The first step in working with a client is to figure out what they want and why they want it. The “what do you want” question usually has a pretty straightforward answer. The second question – why? – can be harder to answer.
What Is Motivation?
In The Science and Psychology of Motivation for Athletes, Amber Larsen delves into the nuts and bolts of motivation. And I mean that literally. As Amber notes, “Scientists believe the hypothalamus provides the physical basis for pleasure in humans, which plays a large part in motivation.” The hypothalamus is part of the limbic system, which controls other areas of consciousness like memory and emotion.
But aside from these physiological similarities, motivation can be hard to pin down, because we’re all motivated by different things. For some people, motivation is intrinsically related to setting a goal and sticking to it. Amber provides some helpful insights for coaches who work with people who are hard to motivate:
For those who are finding it difficult to find a reason to start fitness, go sign up for an event. Someone newer to CrossFit can easily sign up for a novice event. Those who want to get into adventure racing can go ahead and sign up for a race. The point is, find a reason to do something or you may not be motivated to do it. And don’t do something for someone else or you will likely not keep up with it. Be motivated to do it for you.
The Role of Goal Setting
But what about those clients who enthusiastically set goals, start out on the road to attain them, and putter out after a week or two? An initial reaction might be to say their goal was too lofty, but as Nick Horton notes in his article, If Your Goals Don’t Scare You, They’re Not Big Enough, it might actually be that they’re not ambitious enough. Nick advises setting two types of goals: a big, scary, long-term goal and a series of smaller, short-term goals to get you there. Nick explains:
Stories have beginnings, they have endings, but most of them also have middles. Your goal setting should be the same. You have your over-the-top big goal. You have your daily/weekly embarrassingly small goals. But you also need to have medium-term goals. As you might expect, these goals should be set somewhere between the sky and the dirt.
Of course, goals are not the same thing as motivation. You can type out pages of goals and plans, but without motivation it doesn’t mean anything. To be successful in sport and life, you have to eventually move beyond the goal-setting paradigm.
Beyond Goal Setting
Graeme Turner discusses the limitations of goal-setting in his article, Why Successful People Don’t Set Goals and You Shouldn’t Either. Graeme describes how setting goals can actually be too much of a limiting factor for certain personalities.
As an example, picture a four-hour marathon runner whose goal it is to run a sub-3:30 marathon. He works out what needs to be done – train to that specific pace and come race day run a 3:29. Goal met. This is a great example of where the goal setting worked. Didn’t it?
Now imagine a four-hour marathon runner who commits each week to follow a balanced program of muscular endurance, weights, and track work. Each week he meets this commitment – a commitment to continuously improve. Come race day he runs 3:19. In this case, setting a goal of 3:30 would have meant he didn’t get the best out of himself – he sold himself short.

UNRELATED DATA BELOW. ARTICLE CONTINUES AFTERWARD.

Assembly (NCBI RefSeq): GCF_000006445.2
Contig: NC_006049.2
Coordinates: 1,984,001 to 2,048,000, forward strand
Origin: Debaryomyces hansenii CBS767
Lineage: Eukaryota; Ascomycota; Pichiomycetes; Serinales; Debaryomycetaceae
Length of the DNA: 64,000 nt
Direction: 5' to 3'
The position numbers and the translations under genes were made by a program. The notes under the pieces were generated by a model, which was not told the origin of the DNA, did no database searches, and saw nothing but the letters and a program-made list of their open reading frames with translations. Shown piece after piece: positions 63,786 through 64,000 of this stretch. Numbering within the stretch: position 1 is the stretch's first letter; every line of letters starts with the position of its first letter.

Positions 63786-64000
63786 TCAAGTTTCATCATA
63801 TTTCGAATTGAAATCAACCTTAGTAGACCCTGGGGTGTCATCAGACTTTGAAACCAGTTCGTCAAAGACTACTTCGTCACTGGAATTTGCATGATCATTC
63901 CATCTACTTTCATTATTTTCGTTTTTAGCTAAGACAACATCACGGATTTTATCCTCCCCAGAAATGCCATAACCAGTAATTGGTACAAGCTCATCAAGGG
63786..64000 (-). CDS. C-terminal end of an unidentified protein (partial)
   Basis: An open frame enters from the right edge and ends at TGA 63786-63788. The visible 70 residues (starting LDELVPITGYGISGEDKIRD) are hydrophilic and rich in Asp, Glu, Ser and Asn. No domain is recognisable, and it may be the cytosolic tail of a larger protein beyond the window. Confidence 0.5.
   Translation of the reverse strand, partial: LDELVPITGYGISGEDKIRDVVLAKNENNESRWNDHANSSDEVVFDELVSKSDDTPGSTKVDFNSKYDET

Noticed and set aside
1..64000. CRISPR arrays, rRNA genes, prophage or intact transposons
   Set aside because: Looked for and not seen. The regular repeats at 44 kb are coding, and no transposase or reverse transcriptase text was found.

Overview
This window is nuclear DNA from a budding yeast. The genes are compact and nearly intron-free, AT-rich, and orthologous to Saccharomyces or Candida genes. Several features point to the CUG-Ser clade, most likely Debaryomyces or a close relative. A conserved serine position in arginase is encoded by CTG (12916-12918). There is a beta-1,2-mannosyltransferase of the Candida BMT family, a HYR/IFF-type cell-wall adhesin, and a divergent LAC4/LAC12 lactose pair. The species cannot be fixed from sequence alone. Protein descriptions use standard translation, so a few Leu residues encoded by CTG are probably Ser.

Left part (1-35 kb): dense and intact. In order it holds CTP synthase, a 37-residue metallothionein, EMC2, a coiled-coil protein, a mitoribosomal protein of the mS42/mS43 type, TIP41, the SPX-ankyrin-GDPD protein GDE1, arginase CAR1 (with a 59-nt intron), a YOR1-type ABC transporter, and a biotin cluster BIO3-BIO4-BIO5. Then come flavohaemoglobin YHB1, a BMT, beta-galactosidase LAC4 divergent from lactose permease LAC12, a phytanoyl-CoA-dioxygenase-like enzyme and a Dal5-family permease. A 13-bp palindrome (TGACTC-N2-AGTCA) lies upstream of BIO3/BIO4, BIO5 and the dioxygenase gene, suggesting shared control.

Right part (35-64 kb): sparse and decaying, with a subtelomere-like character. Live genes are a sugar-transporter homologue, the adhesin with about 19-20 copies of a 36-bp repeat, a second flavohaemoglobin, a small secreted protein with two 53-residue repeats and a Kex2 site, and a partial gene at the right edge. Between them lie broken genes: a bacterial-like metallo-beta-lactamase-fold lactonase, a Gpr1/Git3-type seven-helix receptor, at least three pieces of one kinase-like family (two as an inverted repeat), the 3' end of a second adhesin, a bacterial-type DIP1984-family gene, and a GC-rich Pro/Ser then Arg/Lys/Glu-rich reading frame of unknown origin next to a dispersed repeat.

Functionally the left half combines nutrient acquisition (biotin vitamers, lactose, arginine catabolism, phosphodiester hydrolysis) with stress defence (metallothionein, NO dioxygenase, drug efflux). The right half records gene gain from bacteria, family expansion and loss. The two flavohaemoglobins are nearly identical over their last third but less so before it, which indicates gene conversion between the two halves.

Imagine again if for our four-hour runner a 3:30 marathon was never realistic anyway based on time until the event and available training time? Had he focused on improvement over the goal, he may have run 3:39, which is still a huge personal best.Instead he “missed” his goal and is disappointed or, worse still, is injured from trying to push for an unrealistic goal and can’t run the marathon at all. This is also common in business where specific goals lead to people cheating or producing poor quality output so as purely to tick the box of meeting the goal.
In the same vein, author Winslow Jenkins discusses the need for vision in his article, Why Are You Eating That Way? How to Be a Visionary About Your Nutrition. Winslow describes vision as a positive driving force:
“Unlike a goal, which requires you to write a plan that includes demotivating check-in points along the way and fails to inspire, a vision almost creates a plan for you and pulls you along every step of the way. Instead of telling you that you’re a failure for falling behind, the way a goal does, a vision congratulates you for another day of good behavior.”
As athletes, coaches, and people it can be helpful to take a step back every once and awhile to ask why we do what we do. What is the bigger narrative that informs your steps along the way? As Logan Christopher notes in his article, Meta Programs: How to Adjust Your Thinking for Better Results, “By knowing how your mind works, you can better see when and where you need to make changes. When you identify the frames that drive your behavior, then you can find those that hold you back and better utilize those that get you results.”
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